In addition to the above my friend Stu Wexler and I took a look at two other major assassinations of the 60’s, RFK and MLK.  The research on RFK is available on Mary Ferrell as a series of essays; unfortunately although we became convinced that we had that conspiracy fairly well defined, we could not get the confirmation needed to take it to a book level.  In regard to Dr. King’s assassination, we felt more confident and published The Awful Grace of God which contains our research.  That was followed up by a short eBook this spring, giving more information from ongoing documents research and interviews.  Stu has actually carried on, and will be publishing a related book dealing with religious terrorism in the United States – that book will be out in August and is already getting good library reviews.

I decided to go another direction, and do a study of the same period of history that is in Shadow Warfare, focused instead on conventional and terror attacks over the period.  That work, Surprise Attack,  focuses on threat and warnings intelligence, preparedness measures, the concept of deterrence and perhaps most importantly on the issues of command and control and human factors related to both preempting and dealing with both conventional/nuclear/cyber threats and attacks.  With the documents and studies available, it allowed me to make some relatively strong statements in those areas and I anticipate that it will be the most controversial thing I’ve written to date.  As noted above, it is moving towards actual publication and availability in book stores and on Amazon in the September time frame.

So…that’s my history with books, what’s out there, what’s coming and where you might start reading if any of it strikes your fancy,   Larry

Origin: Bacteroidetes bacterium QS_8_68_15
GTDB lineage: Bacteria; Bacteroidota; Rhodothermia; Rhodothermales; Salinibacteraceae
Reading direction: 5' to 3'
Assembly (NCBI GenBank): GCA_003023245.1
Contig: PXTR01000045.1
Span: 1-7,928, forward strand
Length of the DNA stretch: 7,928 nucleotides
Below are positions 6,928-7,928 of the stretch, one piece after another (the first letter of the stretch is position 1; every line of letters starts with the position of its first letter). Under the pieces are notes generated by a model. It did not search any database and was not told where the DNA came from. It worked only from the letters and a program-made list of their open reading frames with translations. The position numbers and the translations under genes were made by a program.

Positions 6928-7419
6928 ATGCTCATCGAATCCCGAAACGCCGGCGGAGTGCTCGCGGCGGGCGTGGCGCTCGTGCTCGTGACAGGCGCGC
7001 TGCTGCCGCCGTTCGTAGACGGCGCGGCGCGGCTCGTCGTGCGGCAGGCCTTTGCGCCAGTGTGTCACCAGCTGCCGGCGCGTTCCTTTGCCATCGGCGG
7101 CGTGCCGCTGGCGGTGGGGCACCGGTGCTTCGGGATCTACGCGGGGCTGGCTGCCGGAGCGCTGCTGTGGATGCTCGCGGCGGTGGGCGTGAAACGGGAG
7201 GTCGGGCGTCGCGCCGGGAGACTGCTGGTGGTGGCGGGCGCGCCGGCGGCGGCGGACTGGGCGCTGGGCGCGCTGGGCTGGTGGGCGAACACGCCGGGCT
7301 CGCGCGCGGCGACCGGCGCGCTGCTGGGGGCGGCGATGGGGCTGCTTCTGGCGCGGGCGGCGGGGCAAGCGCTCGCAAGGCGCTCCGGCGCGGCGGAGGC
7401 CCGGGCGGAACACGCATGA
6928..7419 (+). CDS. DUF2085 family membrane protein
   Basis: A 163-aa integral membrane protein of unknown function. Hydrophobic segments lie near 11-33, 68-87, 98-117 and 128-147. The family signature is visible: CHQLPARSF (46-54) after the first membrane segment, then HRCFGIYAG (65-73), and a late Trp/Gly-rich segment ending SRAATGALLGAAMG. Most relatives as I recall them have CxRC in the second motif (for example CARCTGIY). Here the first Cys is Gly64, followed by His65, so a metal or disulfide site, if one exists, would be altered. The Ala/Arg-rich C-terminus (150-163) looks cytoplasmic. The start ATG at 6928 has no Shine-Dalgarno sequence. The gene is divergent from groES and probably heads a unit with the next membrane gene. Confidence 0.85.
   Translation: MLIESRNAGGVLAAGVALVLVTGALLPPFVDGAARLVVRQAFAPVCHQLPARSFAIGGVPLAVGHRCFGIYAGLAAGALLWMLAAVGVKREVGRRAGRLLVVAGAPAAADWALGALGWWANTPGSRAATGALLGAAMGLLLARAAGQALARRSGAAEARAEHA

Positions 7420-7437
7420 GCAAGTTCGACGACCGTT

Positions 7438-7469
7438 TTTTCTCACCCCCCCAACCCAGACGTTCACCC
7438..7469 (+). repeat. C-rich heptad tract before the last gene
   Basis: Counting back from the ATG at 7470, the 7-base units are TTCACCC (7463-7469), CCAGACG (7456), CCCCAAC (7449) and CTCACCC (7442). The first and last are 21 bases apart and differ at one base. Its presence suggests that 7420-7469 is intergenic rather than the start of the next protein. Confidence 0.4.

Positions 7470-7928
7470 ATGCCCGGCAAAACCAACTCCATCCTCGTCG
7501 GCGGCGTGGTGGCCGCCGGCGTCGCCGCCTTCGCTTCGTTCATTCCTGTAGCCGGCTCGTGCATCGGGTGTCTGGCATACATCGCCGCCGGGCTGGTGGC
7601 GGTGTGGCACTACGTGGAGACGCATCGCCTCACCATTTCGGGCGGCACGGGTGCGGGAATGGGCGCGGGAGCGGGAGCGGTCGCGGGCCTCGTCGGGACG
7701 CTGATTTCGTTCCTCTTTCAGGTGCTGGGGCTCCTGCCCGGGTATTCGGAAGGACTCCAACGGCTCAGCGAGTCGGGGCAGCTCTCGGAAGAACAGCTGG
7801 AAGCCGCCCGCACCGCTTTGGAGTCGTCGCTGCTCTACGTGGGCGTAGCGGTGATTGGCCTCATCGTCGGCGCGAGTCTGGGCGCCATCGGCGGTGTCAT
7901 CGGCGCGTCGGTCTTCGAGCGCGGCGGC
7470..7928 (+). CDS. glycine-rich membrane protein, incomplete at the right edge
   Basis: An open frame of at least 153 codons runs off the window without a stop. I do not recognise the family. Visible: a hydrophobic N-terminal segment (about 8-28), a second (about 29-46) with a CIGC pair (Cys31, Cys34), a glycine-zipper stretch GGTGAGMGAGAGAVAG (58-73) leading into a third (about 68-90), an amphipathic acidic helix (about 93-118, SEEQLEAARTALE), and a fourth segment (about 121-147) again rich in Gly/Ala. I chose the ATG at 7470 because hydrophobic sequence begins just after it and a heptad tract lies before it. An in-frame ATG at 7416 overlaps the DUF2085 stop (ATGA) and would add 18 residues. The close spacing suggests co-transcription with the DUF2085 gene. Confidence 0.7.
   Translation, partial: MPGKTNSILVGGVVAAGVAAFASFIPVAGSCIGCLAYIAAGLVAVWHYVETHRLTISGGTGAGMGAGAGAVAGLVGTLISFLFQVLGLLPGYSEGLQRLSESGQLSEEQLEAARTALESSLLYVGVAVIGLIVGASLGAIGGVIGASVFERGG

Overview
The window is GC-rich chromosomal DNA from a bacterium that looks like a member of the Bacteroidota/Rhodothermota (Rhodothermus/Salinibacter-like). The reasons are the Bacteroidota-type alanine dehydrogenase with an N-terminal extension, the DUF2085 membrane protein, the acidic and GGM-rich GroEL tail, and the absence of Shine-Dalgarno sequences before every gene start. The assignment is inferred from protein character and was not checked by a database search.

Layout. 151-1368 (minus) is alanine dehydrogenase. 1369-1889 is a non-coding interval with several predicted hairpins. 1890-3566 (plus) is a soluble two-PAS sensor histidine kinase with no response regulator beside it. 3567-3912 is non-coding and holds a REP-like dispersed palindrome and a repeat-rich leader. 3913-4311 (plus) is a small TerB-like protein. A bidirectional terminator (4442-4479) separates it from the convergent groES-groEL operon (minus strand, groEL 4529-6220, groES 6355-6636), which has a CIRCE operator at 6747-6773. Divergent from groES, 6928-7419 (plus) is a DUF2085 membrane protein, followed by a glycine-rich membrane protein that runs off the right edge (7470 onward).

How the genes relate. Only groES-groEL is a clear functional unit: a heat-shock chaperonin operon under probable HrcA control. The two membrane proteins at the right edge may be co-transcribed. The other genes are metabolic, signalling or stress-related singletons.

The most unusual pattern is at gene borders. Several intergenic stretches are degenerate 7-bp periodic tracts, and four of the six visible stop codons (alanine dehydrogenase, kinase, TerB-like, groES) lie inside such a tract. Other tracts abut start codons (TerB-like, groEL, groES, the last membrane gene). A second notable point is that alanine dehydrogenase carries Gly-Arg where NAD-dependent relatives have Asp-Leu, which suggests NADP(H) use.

About Larry Hancock

Larry Hancock is a leading historian-researcher in the JFK assassination. Co-author with Connie Kritzberg of November Patriots and author of the 2003 research analysis publication titled also Someone Would Have Talked. In addition, Hancock has published several document collections addressing the 112th Army Intelligence Group, John Martino, and Richard Case Nagell. In 2000, Hancock received the prestigious Mary Ferrell New Frontier Award for the contribution of new evidence in the Kennedy assassination case. In 2001, he was also awarded the Mary Ferrell Legacy Award for his contributions of documents released under the JFK Act.

2 responses »

  1. DConway says:

    A great summary Larry. Potential authors might not realize the complete process of writing books. And it is a process! We’ve all learned a lot over the years and I’m listening to all the advice you can give.

    • Hi Deb, well certainly I would never have been able to get this deeply into writing without you and JFK Lancer! There is no doubt its an experience – there is also no doubt that i really, really hate end noting and especially roman numerals at ten point type…not to mention at about midnight on a deadline with one or more chapters out of end note sequence sync.